Ferrari uses new engine software following rivals’ complaints

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F1 Grand Prix, GP Monaco, Monte Carlo Circuitmc

Scuderia Ferrari introduced an updated software after rival teams Mercedes and Red Bull accused the Italian team of using more electric energy then permitted. For long weeks, Mercedes and Red Bull were examining Ferrari's car more intensively than their own ones.

Ferrari has been in the spotlight for a few weeks after its rivals questioned the legality of its power unit and claimed that the SF71H produced more than the allowed electric energy. According to the rules, MGU-K can only deploy 120kW of power.

The stories have revolved around suggestions that Ferrari could allegedly use more than is allowed from its twin-battery arrangement, without it being picked up by the FIA sensors, and that it could be extracting more than the 4MJ of energy allowed per lap from the energy store to power the MGU-K.

Ferrari is the only team which splits it energy store in two halves which also means it has two outputs. This is not against the rules as long as it produces no more than 4MJ per lap and a performance of 120kW.

Mercedes and Red Bull claimed that they could see via GPS data during the Baku qualifying session that Ferrari gained a sudden increase of 20bhp which is equivalent to 3 tenths of a second in lap time. In contrast to that, Ferrari had no such a power leap in Barcelona.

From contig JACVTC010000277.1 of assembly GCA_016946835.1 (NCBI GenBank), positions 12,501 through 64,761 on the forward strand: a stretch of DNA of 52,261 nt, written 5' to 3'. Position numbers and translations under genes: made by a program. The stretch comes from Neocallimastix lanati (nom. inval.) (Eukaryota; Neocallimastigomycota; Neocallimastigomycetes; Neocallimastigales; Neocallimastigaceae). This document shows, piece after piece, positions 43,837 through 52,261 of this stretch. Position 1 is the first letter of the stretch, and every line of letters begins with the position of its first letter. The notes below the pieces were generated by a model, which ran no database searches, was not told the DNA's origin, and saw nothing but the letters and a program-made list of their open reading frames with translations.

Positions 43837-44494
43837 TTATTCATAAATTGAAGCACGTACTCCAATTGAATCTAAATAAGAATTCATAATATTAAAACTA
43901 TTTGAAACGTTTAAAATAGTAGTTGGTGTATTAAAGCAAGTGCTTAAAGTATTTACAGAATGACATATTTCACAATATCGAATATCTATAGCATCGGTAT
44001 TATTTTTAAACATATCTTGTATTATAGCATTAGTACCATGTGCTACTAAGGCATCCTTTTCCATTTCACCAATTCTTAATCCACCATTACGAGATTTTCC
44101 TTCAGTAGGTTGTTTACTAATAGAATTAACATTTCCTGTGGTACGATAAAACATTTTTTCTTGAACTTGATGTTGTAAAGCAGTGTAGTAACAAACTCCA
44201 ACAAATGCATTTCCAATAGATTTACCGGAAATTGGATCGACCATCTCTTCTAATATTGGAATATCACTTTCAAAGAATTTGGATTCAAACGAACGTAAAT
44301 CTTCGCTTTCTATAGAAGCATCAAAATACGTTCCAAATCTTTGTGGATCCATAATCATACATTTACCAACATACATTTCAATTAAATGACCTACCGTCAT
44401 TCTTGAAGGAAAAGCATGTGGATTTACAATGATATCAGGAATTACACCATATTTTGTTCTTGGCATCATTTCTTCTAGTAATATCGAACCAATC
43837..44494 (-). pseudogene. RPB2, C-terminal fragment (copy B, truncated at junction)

After the Azerbaijan race, Mercedes informed the governing body, the FIA that Ferrari might have found a grey zone in the rule book. The Brackley-based team supplied the FIA with the possible way how the rules can be evaded. Following Mercedes claims, FIA started to investigate after Baku and requested performance diagrams from Ferrari.

The Italian team introduced a new software for the Monaco Grand Prix weekend which it has been used since the first practice session. The new software should eliminate all doubts about the legality of Ferrari’s power unit.

Previous allegations from Mercedes and Red Bull

This complaint is not the first one from rival teams Mercedes and Red Bull. Rumours of oil burn, secondary oil tanks and clever exhaust blowing maps have all been floated, despite the FIA never finding anything untoward with the car during on-event checks.

Mercedes accused Ferrari of using more than the allowed amount of 0.6 litre of oil, by injecting extra oil in the turbocharger and exceeding so the permitted amount. On 14 May the Anglo-German team sent a letter to the FIA about the matter. Charlie Whiting said that the turbocharger is part of the power unit, so the oil used in that engine component also belongs to the oil contingent. However, no engine manufacturer was forced to rebuild its turbocharger after the FIA clarification which means Mercedes' accusations were false.

For the Baku race, Ferrari modified its mirrors following Red Bull complaints. The energy drink-owned team found out that the strakes on the front of Ferrari's floor could be seen when viewed from above. A requirement of article 3.5.5 of the technical regulations is that no bodywork in a box region ahead of the sidepod and floor's leading edge should be able to be seen from above

After Barcelona, Ferrari also had to modify its unique halo-mounted mirror-winglets arrangement after Red Bull complained about its legality.